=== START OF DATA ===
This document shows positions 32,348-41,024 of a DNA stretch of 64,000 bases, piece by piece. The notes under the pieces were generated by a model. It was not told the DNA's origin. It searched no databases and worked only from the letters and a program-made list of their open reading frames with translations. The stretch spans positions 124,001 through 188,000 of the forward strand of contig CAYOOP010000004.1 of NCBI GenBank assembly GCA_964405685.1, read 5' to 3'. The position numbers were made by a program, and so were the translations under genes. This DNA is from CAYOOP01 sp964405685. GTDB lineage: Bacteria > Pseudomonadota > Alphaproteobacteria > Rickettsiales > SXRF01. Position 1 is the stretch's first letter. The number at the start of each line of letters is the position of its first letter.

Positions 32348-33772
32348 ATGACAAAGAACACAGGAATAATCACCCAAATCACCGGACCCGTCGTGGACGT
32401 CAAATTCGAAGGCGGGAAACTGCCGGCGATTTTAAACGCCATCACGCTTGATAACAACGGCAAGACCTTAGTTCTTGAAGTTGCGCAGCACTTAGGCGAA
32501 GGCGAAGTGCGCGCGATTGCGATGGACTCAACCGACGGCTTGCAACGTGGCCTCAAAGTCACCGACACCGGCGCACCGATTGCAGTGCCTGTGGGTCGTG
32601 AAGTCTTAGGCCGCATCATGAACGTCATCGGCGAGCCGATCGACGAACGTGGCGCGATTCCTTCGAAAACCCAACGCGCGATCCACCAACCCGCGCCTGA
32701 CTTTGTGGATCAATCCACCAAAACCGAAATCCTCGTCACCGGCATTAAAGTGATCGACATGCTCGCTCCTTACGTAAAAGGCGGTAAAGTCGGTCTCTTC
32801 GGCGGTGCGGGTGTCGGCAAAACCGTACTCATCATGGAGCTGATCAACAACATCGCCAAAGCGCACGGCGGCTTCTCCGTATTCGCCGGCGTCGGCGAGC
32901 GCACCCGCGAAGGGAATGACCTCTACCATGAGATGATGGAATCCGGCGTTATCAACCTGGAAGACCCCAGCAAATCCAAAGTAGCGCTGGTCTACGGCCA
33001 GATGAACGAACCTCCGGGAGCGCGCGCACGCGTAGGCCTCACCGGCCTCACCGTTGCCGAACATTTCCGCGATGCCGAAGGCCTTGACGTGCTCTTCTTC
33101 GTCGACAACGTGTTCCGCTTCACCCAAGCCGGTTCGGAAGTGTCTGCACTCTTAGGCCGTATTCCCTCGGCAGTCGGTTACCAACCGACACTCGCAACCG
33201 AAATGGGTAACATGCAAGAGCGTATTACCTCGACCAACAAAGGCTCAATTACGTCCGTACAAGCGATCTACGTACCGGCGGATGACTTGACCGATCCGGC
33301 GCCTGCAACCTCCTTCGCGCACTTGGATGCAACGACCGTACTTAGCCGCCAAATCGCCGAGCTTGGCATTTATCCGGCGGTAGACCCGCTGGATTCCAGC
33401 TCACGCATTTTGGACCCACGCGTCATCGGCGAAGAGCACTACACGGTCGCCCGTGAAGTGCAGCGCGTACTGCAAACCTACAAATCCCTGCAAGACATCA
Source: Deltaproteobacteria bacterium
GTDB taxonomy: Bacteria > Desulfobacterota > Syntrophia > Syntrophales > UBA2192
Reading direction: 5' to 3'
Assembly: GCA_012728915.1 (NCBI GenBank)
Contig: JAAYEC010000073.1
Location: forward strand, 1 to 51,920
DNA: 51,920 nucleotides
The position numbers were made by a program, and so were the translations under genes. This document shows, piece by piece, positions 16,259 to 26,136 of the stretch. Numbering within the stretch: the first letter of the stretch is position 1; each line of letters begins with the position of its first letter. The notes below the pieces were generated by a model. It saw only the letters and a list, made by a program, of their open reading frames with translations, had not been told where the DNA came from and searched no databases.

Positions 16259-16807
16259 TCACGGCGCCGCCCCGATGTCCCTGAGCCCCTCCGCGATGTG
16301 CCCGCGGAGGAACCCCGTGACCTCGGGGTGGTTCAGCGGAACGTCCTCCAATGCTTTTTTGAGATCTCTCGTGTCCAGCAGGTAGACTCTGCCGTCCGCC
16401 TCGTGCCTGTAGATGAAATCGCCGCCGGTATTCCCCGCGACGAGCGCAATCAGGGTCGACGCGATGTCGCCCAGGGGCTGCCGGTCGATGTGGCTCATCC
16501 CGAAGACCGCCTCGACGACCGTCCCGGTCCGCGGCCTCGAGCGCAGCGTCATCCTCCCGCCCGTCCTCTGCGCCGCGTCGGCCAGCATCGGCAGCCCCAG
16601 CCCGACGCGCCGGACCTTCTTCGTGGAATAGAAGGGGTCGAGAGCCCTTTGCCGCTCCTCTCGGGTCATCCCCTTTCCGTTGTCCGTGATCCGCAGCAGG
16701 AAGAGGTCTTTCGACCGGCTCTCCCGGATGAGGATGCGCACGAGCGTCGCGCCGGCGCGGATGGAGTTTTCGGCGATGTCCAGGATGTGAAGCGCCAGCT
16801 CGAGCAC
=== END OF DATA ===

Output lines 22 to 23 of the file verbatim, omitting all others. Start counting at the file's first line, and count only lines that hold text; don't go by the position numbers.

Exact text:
The position numbers were made by a program, and so were the translations under genes. This document shows, piece by piece, positions 16,259 to 26,136 of the stretch. Numbering within the stretch: the first letter of the stretch is position 1; each line of letters begins with the position of its first letter. The notes below the pieces were generated by a model. It saw only the letters and a list, made by a program, of their open reading frames with translations, had not been told where the DNA came from and searched no databases.

Positions 16259-16807